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A mouldy house could help combat malaria by killing off the mosquitoes that carry the disease. Researchers have found that an oil-based fungal treatment could be a viable alternative to the insecticides to which mosquitoes have grown resistant.
At least 300 million acute cases of malaria occur each year and cause at least a million deaths, according to the World Health Organization. A recent report in Nature estimated that there are at least twice that number of cases1.
Much has been done to try to reduce the spread of malaria, including spraying insecticides such as DDT (dichlorodiphenyltrichloroethane), distributing bednets, and investigating the possibility of releasing genetically modified mosquitoes that cannot carry the parasite-borne illness.
But, when it comes to insecticides, the mosquitoes have fought back. After DDT was used extensively against mosquitoes following the Second World War, the insects started to develop resistance to the chemical. Today, some mosquitoes are resistant to a host of more modern insecticides, including those known as pyrethroids, which are used to spray bednets in much of Africa.
Researchers are instead turning to the insecticide powers of fungi, some of which are already used to keep bugs from damaging fields. Mosquitoes have not had much contact with such deterrents and so have not yet developed resistance to them.
To bring the insect-killing powers of fungi into the home, Matt Thomas of Imperial College London and colleagues made an oil-based spray of the Beauveria bassiana fungus. The oil helps to keep moisture locked in and allows the fungus to thrive. When the team exposed mosquitoes to a surface sprayed with this concoction, not only did many of the insects die, but those that survived were less able to transmit the malaria parasite to humans. This made for a striking 80-fold reduction in the number of mosquitoes able to transmit malaria, they report in Science2.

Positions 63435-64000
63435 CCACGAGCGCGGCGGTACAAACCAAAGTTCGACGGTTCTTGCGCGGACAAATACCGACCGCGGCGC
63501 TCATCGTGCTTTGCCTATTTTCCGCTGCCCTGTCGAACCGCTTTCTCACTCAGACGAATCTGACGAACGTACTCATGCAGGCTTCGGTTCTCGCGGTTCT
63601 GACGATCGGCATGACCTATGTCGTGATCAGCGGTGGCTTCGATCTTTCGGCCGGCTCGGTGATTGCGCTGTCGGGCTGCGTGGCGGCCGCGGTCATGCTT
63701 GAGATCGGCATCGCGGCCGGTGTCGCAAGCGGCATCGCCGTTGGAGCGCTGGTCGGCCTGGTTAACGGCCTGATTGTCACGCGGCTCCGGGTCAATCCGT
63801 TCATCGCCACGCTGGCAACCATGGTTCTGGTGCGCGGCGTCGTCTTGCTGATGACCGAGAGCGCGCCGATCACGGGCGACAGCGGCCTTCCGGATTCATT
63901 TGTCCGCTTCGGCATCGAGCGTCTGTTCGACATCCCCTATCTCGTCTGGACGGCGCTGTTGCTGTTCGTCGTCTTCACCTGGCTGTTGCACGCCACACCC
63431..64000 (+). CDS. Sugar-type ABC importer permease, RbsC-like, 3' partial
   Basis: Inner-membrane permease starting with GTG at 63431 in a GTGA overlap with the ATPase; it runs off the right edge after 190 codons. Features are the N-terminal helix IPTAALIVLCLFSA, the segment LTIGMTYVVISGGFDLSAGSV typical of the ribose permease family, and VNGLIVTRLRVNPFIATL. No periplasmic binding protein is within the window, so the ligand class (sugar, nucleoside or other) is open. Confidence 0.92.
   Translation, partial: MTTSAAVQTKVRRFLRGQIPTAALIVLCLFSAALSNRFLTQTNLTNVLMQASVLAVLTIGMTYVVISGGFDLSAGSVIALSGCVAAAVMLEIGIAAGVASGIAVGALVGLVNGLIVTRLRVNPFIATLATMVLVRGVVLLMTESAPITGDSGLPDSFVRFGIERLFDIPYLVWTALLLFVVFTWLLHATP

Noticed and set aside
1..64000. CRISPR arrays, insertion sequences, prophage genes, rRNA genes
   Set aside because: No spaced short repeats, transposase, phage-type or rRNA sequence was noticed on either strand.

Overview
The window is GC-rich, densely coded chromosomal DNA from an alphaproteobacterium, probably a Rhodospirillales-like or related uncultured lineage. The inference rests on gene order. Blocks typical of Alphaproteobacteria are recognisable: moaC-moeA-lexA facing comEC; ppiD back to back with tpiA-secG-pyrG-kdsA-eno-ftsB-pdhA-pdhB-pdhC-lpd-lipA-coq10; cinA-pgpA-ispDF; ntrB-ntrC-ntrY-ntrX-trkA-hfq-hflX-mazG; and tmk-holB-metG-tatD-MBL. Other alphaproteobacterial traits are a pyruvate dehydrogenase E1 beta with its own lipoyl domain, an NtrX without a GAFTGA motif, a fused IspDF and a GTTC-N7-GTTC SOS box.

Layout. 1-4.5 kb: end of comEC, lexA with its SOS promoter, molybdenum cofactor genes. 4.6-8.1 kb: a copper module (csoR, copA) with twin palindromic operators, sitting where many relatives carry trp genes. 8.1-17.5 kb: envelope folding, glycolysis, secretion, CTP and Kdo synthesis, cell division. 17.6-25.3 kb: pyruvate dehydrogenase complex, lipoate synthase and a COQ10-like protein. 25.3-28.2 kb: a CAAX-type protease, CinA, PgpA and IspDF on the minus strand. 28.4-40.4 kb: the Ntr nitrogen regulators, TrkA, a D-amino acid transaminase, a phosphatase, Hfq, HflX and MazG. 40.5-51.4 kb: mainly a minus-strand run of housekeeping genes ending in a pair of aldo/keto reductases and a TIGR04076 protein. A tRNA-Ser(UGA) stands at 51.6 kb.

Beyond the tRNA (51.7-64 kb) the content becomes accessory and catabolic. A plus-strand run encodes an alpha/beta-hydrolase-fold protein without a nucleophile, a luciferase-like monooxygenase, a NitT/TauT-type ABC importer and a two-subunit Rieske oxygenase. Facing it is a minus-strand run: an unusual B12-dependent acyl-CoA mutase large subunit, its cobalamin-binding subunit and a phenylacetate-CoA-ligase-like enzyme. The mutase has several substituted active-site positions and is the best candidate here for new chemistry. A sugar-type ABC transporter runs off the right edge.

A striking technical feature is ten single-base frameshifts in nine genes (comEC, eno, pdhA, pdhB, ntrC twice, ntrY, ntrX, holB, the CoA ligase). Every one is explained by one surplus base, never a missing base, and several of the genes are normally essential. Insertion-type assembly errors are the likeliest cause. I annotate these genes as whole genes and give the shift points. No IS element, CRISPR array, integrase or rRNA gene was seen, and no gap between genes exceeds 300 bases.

Similarly, Bart Knols of Wageningen University and Research Centre in the Netherlands and his colleagues looked at cotton sheets treated with a mixture of fungi and oil. In a field study in rural Tanzanian houses, the researchers found that mosquitoes that landed on the sheets had a shortened lifespan3. This could significantly reduce the number of deaths due to malaria, says Knols.
The idea of using fungus as disease control has the advantage of being cheap. "It would possibly cost as little as 20 US cents to treat a house," Thomas estimates. Swapping between chemicals and fungi-based treatments should help to keep resistance down, he adds.
But fungal treatments typically do not last as long as chemical equivalents, experts point out. "Finding out how long the treatments last is hugely important," says Janet Hemingway of the Liverpool School of Tropical Medicine in Britain.
1. Snow R. W., Guerra C. A., Noor A. M., Myint H. Y. & Hay S. I. et al. Nature, doi:10.1038/nature03342 (2005). 2. Blanford S., et al. Science, 308. 1638 - 1641 (2005). 3. Scholte E., et al. Science, 308. 1641 - 1642 (2005).